A Century Of Ballads 1810-1910, Their Composers & Singers

With Some Introductory Chapters On Old Ballads And Ballad Makers - online book.

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266             A CENTURY OF BALLADS
duced one evening at the Meistersinger Club to a gentleman whose name he did not catch. "I have no desire to meet you, Mr. Kellie," said the latter. Kellie naturally looked a little astonished, but said nothing. " In fact," the other went on, "I hate the very sound of your name. For months past my mother has been worried by the receipt of telegrams and letters of condolence on my behalf, and the thing is beginning to get monotonous." "I'm sorry," said Kellie ; "but what's it got to do with me?' "Well, I'll tell you," returned the other. "My name's Douglas Gordon, and everybody imagines that your confounded song refers to me." And with that he turned on his heel and went.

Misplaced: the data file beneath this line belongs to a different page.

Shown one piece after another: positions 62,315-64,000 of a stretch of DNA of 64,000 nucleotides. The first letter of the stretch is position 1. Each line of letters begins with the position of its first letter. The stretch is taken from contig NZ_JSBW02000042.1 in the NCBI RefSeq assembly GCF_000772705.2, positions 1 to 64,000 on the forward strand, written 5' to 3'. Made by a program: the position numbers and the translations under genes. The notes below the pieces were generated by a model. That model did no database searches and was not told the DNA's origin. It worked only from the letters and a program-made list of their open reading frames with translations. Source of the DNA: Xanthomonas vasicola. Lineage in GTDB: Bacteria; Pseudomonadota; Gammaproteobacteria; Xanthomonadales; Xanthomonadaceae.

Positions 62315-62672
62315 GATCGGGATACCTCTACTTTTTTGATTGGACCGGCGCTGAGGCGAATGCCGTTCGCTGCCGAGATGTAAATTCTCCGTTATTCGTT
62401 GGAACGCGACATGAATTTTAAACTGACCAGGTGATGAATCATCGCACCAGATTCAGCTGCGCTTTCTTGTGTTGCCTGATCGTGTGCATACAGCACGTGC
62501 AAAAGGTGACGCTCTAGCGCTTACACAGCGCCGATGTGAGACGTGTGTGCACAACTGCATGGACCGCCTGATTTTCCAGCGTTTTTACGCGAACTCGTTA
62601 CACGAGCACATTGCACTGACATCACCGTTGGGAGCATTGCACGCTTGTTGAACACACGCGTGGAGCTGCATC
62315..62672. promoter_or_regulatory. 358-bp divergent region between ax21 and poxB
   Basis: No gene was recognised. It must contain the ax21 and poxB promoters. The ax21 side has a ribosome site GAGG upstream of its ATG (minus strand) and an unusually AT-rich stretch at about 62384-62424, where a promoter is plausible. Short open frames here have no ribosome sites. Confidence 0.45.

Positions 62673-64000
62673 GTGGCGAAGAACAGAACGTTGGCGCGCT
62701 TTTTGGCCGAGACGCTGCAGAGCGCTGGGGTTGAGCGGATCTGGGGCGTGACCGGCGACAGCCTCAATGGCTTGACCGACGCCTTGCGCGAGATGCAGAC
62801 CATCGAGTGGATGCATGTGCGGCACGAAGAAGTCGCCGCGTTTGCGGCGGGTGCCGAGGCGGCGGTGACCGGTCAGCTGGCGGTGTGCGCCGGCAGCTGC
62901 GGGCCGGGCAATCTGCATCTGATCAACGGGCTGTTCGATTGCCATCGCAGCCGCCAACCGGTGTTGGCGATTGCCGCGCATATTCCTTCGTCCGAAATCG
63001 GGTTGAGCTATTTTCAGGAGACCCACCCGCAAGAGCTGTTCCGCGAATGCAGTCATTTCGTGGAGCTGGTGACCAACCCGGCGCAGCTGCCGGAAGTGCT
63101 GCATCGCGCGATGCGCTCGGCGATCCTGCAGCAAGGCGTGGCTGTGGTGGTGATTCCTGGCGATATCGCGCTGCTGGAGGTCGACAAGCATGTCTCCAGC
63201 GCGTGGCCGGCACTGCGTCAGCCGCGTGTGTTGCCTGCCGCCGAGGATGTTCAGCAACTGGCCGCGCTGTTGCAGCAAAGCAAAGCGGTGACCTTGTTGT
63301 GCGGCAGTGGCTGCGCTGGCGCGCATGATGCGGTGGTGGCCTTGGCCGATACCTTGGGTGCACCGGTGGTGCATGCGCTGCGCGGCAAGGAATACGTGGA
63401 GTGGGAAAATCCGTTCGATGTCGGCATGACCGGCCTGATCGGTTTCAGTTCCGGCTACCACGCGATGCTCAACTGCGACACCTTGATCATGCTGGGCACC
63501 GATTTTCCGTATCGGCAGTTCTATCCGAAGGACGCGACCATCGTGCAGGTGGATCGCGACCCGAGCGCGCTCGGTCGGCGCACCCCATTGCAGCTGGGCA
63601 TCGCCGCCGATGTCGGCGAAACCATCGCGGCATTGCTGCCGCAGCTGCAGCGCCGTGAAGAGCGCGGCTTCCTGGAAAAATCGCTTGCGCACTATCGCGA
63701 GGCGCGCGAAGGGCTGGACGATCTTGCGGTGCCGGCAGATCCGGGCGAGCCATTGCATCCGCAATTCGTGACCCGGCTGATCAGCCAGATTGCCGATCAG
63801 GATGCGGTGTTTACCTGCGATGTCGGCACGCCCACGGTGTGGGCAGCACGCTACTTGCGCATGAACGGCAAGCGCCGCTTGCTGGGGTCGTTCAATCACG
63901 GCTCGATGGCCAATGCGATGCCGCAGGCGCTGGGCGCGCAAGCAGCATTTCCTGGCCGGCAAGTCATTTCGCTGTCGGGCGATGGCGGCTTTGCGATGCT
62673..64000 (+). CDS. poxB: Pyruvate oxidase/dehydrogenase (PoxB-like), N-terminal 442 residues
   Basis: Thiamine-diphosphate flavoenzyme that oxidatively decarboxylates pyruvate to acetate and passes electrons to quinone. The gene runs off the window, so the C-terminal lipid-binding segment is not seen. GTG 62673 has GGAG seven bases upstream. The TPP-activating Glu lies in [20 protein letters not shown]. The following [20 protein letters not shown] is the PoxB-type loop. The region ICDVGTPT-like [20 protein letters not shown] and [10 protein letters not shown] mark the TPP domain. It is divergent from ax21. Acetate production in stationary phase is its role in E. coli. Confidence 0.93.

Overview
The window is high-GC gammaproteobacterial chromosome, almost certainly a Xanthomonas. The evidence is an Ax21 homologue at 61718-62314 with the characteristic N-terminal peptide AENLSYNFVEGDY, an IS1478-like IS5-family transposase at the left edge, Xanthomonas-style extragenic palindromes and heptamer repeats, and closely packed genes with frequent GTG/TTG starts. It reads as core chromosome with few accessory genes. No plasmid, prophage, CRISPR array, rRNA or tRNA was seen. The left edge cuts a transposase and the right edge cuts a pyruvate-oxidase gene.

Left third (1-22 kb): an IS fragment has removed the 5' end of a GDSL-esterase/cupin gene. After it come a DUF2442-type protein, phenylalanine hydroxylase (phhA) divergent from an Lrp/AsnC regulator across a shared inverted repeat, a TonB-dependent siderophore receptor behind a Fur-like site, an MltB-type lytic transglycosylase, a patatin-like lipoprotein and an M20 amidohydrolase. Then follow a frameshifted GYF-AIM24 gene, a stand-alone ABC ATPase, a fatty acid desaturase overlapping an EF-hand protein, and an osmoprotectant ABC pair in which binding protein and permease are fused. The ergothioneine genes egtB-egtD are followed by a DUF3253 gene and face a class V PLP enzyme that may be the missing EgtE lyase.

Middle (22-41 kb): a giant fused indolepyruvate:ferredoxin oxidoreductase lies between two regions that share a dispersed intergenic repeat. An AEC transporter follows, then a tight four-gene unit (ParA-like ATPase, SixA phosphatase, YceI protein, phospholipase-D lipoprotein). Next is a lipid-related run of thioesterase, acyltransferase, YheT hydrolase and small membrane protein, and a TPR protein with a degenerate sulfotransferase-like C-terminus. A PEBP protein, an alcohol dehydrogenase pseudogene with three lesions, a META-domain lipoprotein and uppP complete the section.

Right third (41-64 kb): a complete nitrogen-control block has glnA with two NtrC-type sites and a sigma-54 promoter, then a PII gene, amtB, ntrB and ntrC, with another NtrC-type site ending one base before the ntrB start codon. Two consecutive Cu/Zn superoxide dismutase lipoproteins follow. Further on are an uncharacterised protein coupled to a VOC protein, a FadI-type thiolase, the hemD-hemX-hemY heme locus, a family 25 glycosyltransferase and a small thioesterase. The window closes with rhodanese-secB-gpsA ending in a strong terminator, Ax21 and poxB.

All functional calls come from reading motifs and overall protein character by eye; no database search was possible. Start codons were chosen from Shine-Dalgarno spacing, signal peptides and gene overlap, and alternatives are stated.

The words of " Douglas Gordon" were written by Weatherly, and he, too, has an experience to relate in connection with it. Some time after the song was published he received a letter from a lady, in which she said : " Dear Sir, I like your song ' Douglas Gordon,' but I don't like suicide." To which Weatherly replied, "Dear Madam, nor do I ! " The writer, however, would not leave him in peace, but thinking he was a composer as well as an author, sent him some verses of her own for him to set to music. They began as follows :—
Would you die when your curls are all dense, And the passion of life is intense ?
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